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With New Focus On Kansas City, Kansas, Underground Railroad Site, Here's A Name To Know

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This month has brought renewed attentionto the historic Underground Railroad site known as the Quindaro Ruins in Kansas City, Kansas.

After a gathering of community members, historians and scholars sought to raise awareness about the importance of the site last week, Congressman Kevin Yoder has announced that he would introduce legislation to designate Quindaro a National Historic Landmark.

If more people in the Kansas City metro do become interested in the Quindaro site, they’ll quickly learn the name of Clarina Nichols, an early feminist who lived in the mid-19th century. She advocated for women's rights to own property, testify in courts and hold political offices.

Part of the wave of migrants who moved to this area as the Kansas Territory opened up, she is perhaps best known in the state as the editor of the Quindaro Chindowan, an abolitionist newspaper.

Early years

Clarina Nichols was born in 1810 in West Townshend, Vermont, into a prosperous New England family. She married Justin Carpenter when she was 20, but did something unusual when she divorced Carpenter a little more than ten years later.

Nichols suffered emotional and physical abuse in the marriage, according to "Frontier Feminist: Clarina Howard Nichols and the Politics of Motherhood" by Kristen Oertel and Marilyn S. Blackwell.

When she decided to seek a divorce, she had to fight for custody of her children and for her property. These experiences reportedly had a profound impact on Nichols’ political views and inspired her later work as an activist. She became an early suffragette in response to women’s lack of freedom.

After a difficult court battle, her divorce to Carpenter became final in 1843.

At 44, Nichols remarried George Nichols, who was elderly and ill. Almost immediately, she took on his responsibilities as the editor of the progressive Vermont newspaper. In 1854, she joined the New England Emigrant Aid Society, an enterprise aimed at providing financial and material support for anti-slavery activists in Kansas (some of whom, like John Brown, were from the East Coast).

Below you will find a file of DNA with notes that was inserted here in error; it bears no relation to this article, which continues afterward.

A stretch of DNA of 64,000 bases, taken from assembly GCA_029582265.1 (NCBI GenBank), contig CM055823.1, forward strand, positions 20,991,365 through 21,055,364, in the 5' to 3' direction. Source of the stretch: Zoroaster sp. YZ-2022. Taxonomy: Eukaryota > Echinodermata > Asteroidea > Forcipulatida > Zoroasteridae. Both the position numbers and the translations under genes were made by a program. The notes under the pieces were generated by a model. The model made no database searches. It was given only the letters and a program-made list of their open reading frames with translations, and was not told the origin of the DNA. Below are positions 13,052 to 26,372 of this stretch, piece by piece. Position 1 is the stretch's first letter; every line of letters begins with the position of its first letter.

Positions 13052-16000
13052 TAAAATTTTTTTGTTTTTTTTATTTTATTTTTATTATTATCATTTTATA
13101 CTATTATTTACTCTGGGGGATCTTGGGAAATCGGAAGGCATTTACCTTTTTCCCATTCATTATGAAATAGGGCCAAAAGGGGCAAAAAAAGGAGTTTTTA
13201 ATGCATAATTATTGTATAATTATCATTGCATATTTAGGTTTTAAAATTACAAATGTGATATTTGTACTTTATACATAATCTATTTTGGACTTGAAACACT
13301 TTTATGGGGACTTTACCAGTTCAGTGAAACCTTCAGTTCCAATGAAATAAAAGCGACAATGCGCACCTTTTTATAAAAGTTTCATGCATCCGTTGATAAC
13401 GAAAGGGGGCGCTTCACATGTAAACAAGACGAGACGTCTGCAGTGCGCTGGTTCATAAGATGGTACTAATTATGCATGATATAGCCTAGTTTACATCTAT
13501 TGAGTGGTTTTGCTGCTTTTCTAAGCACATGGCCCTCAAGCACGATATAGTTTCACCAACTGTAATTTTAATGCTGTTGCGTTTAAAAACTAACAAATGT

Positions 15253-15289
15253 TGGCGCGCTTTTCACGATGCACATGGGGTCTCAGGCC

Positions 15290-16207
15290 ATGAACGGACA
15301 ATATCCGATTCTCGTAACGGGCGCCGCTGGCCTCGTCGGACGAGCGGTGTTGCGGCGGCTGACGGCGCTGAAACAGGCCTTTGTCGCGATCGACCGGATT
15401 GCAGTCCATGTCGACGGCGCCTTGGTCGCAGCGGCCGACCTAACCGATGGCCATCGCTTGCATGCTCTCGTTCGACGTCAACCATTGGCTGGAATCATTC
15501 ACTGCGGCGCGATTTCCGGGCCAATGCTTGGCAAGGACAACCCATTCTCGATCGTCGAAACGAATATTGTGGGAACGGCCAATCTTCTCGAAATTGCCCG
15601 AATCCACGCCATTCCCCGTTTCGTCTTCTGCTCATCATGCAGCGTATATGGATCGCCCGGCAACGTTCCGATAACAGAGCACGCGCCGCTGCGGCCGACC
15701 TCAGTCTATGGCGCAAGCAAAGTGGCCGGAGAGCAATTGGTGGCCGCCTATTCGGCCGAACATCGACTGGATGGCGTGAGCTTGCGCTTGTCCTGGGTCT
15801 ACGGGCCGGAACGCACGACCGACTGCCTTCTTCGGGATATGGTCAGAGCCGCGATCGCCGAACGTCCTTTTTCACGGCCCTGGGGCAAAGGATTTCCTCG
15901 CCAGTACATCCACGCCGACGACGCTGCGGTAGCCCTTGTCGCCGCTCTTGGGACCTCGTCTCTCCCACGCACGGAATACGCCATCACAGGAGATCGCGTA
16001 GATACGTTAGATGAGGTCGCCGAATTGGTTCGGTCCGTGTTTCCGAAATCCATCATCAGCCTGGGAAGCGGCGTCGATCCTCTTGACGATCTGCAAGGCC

Nichols and her husband soon moved to Douglas County near Lawrence, Kansas, where George Nichols died. Not long after, the widow moved to Quindaro and became associate editor of Quindaro Chindowan, an anti-slavery newspaper that was published in 1857-58 by Methodist Bishop John Morgan Walden. The newspaper was housed in the lower Quindaro Township in Kansas City, Kansas, near the Missouri River.

At the time, Quindaro was an important site on the Underground Railroad. Nichols also was an active abolitionist who helped escaped slaves crossing the river from Missouri to freedom in Kansas.

She is also the subject of a more recent biography, 2016's "Clarina Nichols: Frontier Crusader for Women's Rights," by Kansas City historian Diane Eickhoff.

‘Fuss’ about women's rights

Nichols made a point to publicize her commitment to women’s rights. She spoke at the Wyandotte Constitutional Convention in 1859, where she encountered hostility from most Kansans toward the idea of allowing women or African Americans to vote.

Clarina Nichols died in 1885. Two years after her death, Kansas women gained the right to vote in municipal elections. But it took them another quarter of a century to secure the right to vote in all elections.

According to her letters preserved at the Kansas Historical Society, after Nichols had moved to Kansas, a man reportedly approached her mother, who was still living in Vermont.

The man inquired where Nichols had gone. When her mother explained she’d moved to Kansas, the man said he was glad.

"Why?" asked her mother. "Was she not a good member of society?"

"Well,” the man replied, “she kept the whole community in a fuss about women's rights and temperance."

Anna Yakutenko is an Alfred Friendly Fellow working at KCUR 89.3. Laura Ziegler is a community engagement reporter and producer.

I partner with communities to uncover the ignored or misrepresented stories by listening and letting communities help identify and shape a narrative. My work brings new voices, sounds, and an authentic sense of place to our coverage of the Kansas City region. My goal is to tell stories on the radio, online, on social media and through face to face conversations that enhance civic dialogue and provide solutions.
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